Sometimes a film-maker gets lucky. I saw a good example earlier this year, watching Knock Down the House. Someone had to be there, filming Alexandria Ocasio Cortez talking about her political ambitions while polishing glasses in a New York bar. If she hadn’t won, the footage might never have been used. As it is, they got to be there to see history being made.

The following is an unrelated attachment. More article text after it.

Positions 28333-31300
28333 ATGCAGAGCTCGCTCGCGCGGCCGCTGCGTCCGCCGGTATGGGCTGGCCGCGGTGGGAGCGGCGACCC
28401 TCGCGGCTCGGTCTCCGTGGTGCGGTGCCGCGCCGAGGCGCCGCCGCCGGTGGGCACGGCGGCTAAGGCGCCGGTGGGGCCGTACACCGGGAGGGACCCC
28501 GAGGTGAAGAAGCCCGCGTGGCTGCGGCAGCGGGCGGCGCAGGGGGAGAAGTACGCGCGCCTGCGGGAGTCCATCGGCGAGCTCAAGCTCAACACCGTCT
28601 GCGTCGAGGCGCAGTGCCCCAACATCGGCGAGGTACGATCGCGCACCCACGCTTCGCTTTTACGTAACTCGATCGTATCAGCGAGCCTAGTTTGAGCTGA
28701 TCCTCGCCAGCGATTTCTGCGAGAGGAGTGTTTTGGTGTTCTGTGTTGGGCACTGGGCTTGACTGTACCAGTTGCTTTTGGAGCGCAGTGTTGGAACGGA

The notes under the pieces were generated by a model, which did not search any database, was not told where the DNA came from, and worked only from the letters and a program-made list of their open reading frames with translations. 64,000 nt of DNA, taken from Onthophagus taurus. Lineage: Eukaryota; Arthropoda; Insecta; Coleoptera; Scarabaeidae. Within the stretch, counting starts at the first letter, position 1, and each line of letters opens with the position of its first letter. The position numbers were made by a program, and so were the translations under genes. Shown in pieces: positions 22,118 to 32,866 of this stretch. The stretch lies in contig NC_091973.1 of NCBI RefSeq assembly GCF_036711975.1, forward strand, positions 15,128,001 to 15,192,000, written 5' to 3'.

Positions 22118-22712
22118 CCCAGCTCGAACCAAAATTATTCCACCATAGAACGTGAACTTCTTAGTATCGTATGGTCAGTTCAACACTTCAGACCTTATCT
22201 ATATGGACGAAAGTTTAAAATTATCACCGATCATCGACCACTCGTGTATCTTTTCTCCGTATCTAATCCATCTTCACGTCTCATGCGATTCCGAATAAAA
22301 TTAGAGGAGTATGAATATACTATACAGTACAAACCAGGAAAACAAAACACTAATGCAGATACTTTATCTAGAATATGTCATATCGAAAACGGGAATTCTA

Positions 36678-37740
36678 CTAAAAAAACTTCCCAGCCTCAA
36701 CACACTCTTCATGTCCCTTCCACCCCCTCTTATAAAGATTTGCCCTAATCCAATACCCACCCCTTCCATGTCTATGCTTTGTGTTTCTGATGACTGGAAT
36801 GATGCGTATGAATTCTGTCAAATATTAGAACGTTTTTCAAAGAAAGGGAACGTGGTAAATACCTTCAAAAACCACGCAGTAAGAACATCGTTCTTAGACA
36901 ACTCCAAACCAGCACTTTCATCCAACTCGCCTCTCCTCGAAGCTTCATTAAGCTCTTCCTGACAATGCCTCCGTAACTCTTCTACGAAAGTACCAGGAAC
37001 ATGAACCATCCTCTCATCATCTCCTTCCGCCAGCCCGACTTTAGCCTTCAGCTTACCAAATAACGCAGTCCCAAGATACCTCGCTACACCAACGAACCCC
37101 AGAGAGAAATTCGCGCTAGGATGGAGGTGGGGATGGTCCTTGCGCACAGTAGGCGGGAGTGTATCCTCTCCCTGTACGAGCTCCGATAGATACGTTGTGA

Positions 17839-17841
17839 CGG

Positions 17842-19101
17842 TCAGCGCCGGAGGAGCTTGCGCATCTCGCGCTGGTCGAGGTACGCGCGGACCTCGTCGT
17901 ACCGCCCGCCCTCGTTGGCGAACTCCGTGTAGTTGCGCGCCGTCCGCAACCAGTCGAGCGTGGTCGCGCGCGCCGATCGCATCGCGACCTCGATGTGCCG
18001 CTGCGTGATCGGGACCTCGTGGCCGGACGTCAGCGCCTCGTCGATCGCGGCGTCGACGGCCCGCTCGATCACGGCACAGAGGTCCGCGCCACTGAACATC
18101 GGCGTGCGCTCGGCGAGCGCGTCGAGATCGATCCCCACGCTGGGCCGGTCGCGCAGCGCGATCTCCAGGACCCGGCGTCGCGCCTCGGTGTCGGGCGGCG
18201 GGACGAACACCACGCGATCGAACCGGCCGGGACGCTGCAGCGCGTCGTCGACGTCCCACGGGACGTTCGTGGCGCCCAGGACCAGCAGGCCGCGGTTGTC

Nathan Grossman is another such film-maker, booking in a couple of days at short notice to film a solo climate protest after a suggestion from a friend who was working with Greta Thunberg’s mum. And so he was there on day one of her school strike outside the Swedish parliament.
There was no way of knowing at that point that Greta would become a media sensation and launch a global movement. In the event, and unlikely though it may seem, that day of filming became…
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